One of India’s biggest and most colorful festivals Dusshera or Durga puja is celebrated in a variety of ways in different parts of the country. The festival is a riot of colors, pomp and gaiety right from Kulu in the north to Mysuru in the south.
For the uninitiated, Durga puja is celebrated to mark the victory of Goddess Durga over the evil demon Mahishasura. Symbolizing the victory of good over evil, the festival normally falls in the month of October and is celebrated for 10 days, the last four days being particularly important.
However, the passion and fervor with which Durga puja is celebrated in Kolkata compares to none other. Often referred to to as the Rio Carnival of the Eastern Hemisphere, the whole city turns into a rather larger than life celebration. Handcrafted idols of Goddess Durga are created months in advance for the festival and are set up in thousands of innovative “pandals” all across the city. The city itself is lit up and there is dance and music everywhere. Scores of people hit the streets “pandal hopping” visiting the ‘creatively themed’ enclosures which house the diety’s idols. The festival reaches its climax on the 10th day which is incidentally the last day wherein the idols are taken out in a procession around the city to the various ‘ghats’ of the Ganga. They are then immersed amidst customs, traditions and revelry marking an end to the annual feast.
The highlight of the festival is of course the idols of Goddess Durga which are meticulously handcrafted each year. Idols get bigger and more extravagant each time and pandal organizers work hard to outdo themselves and of course everyone else year after year!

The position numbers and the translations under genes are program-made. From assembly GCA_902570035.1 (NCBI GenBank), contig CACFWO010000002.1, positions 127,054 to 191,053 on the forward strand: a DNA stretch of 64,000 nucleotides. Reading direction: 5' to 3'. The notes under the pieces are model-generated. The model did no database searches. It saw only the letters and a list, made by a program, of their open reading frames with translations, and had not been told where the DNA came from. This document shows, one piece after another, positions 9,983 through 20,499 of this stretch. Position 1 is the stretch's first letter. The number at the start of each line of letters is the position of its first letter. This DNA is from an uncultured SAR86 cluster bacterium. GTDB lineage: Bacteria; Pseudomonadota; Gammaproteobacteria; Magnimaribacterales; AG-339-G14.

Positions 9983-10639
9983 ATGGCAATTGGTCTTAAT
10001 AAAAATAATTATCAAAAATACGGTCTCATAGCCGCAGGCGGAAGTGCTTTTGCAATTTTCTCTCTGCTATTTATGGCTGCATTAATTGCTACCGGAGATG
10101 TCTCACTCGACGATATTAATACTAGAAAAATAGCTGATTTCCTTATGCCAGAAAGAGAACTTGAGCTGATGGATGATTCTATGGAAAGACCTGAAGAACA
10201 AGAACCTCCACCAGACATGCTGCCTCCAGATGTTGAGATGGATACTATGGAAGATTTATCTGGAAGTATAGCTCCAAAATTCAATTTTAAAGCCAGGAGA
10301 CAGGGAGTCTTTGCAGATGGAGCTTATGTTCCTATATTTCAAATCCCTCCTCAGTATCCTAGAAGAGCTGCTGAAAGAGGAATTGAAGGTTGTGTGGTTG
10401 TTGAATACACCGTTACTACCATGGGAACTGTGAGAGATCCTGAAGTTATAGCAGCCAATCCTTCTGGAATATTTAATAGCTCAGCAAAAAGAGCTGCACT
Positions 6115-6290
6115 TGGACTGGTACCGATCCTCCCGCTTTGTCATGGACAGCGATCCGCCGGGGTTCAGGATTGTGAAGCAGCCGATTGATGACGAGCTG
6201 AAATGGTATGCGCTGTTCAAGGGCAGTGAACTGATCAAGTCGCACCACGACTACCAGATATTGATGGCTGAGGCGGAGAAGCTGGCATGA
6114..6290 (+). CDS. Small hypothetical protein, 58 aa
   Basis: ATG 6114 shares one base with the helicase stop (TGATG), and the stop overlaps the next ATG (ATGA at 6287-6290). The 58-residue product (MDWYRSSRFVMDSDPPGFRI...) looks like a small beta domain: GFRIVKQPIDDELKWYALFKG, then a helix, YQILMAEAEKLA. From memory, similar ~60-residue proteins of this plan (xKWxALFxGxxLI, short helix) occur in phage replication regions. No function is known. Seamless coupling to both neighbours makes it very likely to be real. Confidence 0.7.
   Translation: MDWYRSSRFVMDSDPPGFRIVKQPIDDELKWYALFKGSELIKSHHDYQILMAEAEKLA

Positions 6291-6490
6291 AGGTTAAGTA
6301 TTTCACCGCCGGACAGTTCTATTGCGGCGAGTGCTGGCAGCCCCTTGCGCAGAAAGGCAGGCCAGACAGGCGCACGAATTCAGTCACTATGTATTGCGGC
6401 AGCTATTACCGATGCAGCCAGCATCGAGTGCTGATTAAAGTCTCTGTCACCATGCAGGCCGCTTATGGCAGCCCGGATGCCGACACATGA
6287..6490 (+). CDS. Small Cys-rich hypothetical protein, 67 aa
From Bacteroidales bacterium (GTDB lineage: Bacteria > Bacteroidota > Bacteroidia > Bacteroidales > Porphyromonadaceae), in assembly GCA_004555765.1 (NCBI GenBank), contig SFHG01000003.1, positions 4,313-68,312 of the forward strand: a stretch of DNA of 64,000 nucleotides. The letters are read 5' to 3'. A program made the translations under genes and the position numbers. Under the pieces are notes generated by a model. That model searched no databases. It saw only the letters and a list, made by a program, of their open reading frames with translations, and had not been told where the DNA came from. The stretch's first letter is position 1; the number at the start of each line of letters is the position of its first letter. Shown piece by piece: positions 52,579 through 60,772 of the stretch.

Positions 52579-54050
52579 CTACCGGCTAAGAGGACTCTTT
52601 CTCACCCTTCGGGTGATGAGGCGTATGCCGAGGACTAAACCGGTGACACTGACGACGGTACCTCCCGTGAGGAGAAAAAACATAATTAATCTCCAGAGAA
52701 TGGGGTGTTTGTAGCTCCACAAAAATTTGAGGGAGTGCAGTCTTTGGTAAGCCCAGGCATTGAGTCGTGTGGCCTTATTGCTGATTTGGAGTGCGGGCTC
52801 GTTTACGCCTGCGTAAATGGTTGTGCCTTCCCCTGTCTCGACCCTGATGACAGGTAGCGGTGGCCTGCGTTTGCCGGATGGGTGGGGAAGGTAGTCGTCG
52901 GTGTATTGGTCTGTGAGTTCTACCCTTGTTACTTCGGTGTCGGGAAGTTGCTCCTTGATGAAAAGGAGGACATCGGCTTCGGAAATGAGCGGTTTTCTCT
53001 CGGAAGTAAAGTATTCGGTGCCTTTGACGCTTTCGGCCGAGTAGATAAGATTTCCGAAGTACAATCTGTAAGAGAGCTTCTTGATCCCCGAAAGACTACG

This has always fascinated me and so when I visited Kolkata this time, I was keen to visit Kumartuli, which is the arena of these very talented artisans. Also spelt “Kumortuli”, the word has been derived from the Bengali word ‘kumore’ meaning potter. Located in the Northern part of the city, I was greeted by a distinct smell, which seemed to be that of a mixture of clay, plaster of paris, paint and glue as I entered the narrow by lanes. Lined one after another, I could see these gifted idol makers moving their hands deftly as they bought their creations to life in their tiny workshops.
On speaking to them, I was given to understand they are busy throughout the year and not only during the time of Puja. While not making the idol of Goddess Durga they are busy with statues, murals and other custom orders they receive from all over the country. Their craft is self learnt and passed on via word of mouth from one generation to the next.
I was also given to understand that work on the Durga idols usually starts in April after the Bengali new year with the main raw material, clay, sourced from the village of Uluberia, near Kolkata. Straw that is used to cover the frames after which it is painted is sourced from Murshidabad.
In between the workshops there were also some tiny outlets that sold small idols and figurines of the diety at quite a nominal price. The consideration was definitely not comparable to the talent and efforts put in for the creation of each piece.
While these skilled craftsmen do not live and work in the best of conditions, it is indeed heartening to see that such brilliant talent exists in literally the nooks and corners of our country. A little more support and recognition of their craft can work wonders towards the cause of their upliftment.